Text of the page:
Neither Detroit Pistons center-forward Ben Wallace nor his team can seem to make up their minds on the immediate status of the rebounding-defensive specialist.
Right now, Wallace doesn’t seem to give the team much value on the court. The talk is that Wallace can mentor the younger players. That’s also what assistant coaches are for in their roles.
When the 2011-12 season ended, it was pretty clear the respect the organization still had for the big guy.
“It has been an honor just to watch him every single day,” said Pistons coach Lawrence Frank. “One of the great competitors who have played this game, from White Hall, Alabama, undrafted. Initially diagnosed as a two guard, to then come down and be one of the great defensive players to ever play the game. He brought a championship to this city and to still be able to play at a high level at his age. He impacts the game every single time he steps on the court, to be the ultimate professional in terms of how he approaches his job. Everyday it’s clockwork.
“He’s going to mentor players and he’s going to lead by example. It’s been a privilege; I speak for all the coaches, to see him work every single day. I’ve been fortunate over my time to be around some really special players and Ben is right there. He’s a Hall-of-Fame credential player.”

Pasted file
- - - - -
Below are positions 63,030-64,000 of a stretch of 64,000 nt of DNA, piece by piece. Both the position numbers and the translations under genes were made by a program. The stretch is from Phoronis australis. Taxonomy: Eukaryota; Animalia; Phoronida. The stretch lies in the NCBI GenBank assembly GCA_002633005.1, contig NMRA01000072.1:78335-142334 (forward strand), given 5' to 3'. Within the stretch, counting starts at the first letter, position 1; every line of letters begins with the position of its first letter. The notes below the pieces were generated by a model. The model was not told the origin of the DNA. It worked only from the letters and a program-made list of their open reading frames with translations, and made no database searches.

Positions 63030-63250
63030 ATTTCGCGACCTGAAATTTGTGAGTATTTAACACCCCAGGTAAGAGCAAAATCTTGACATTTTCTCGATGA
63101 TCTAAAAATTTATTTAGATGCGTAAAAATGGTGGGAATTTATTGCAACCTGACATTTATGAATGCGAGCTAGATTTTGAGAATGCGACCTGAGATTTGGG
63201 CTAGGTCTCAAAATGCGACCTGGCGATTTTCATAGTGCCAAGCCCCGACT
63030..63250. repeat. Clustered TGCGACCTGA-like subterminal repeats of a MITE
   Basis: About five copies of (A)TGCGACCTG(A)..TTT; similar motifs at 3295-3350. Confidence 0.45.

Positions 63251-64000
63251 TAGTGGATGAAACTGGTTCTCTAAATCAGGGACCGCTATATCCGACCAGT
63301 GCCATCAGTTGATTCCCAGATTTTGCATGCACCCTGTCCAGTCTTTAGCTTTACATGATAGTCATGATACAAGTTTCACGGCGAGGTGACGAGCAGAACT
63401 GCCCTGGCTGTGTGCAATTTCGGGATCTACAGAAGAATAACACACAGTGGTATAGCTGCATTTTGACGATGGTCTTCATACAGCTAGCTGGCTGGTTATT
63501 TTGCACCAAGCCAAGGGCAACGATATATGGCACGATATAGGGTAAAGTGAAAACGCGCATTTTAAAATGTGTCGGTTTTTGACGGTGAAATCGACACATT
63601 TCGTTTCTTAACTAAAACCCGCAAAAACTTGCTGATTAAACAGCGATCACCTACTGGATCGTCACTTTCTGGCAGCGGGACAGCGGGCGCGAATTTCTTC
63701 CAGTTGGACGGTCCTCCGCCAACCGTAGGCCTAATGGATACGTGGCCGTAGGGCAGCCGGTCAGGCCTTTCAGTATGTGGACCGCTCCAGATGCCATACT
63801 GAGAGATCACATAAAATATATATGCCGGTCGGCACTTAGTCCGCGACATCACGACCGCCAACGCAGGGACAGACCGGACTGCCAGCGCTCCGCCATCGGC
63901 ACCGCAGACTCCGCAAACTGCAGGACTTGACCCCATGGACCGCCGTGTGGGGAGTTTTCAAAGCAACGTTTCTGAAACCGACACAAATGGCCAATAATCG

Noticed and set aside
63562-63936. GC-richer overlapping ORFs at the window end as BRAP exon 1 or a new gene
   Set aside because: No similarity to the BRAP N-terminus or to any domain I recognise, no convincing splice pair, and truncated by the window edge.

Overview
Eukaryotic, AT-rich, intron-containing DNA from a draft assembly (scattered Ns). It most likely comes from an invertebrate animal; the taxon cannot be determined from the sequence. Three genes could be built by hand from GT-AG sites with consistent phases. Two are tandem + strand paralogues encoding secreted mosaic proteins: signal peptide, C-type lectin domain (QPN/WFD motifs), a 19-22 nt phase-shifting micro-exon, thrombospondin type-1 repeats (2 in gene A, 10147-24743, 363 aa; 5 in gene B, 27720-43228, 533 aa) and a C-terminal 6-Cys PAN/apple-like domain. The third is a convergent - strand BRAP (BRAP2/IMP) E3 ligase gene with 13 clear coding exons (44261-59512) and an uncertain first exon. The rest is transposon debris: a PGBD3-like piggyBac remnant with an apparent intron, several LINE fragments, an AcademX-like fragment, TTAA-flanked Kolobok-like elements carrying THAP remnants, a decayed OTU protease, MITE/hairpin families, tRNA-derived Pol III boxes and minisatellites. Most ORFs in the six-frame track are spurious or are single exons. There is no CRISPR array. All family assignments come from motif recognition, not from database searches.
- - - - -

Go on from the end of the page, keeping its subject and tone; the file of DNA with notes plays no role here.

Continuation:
But Wallace’s lack of offensive skills, which have dwindled year by year, make him someone the defenses can virtually ignore to make him another liability for the team. Players like Tayshaun Prince don’t see it that way, but are being overly polite.
“I was able to see first-hand what hard work was about, just the competitive nature he brought to the game and just how he related to everybody else on the team and how we were able to accomplish so many things at that time,” Prince said. “But it was self-explanatory what the fans thought about him. You got all the kids and the fans in the stands with afros and we all got headbands on. It was a great time today to be able to do that. He’s meant a lot to this organization but I think he’s meant a lot to the players who came in the league as young guns and was able to be able to play with him and experience what it takes to be able to achieve in this league.”
Prince wouldn’t be surprised to see Wallace, a teammate on the 2004 world title team, try it for another season.
“We all know Ben still has the capability of going out there and playing each and every night at a high level, we do know that,” Prince said. “But I think the decision will be based on other things.”
Sure, he could be a role model for Pistons rookies including Andre Drummond, the team’s No. 1 pick. But he’d be a rather expensive role model. The Panathinaikos Basketball Club of the Greek League has given Wallace some interest. That would probably be Wallace’s best bet.